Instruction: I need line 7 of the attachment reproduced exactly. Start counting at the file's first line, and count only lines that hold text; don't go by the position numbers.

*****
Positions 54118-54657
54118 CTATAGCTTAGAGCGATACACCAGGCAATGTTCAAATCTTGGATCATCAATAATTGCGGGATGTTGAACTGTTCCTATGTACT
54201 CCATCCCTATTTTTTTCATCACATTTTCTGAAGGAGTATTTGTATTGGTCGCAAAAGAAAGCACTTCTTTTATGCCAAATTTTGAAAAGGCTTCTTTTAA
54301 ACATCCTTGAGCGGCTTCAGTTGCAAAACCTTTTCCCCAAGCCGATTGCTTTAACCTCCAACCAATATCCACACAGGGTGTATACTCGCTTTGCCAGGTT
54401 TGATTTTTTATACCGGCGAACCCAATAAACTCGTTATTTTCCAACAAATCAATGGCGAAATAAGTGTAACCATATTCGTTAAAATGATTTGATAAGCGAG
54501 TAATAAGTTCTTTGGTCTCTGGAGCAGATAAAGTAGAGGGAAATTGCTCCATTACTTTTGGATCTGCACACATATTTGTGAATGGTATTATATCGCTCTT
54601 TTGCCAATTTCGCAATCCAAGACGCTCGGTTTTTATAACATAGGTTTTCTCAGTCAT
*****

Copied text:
54601 TTGCCAATTTCGCAATCCAAGACGCTCGGTTTTTATAACATAGGTTTTCTCAGTCAT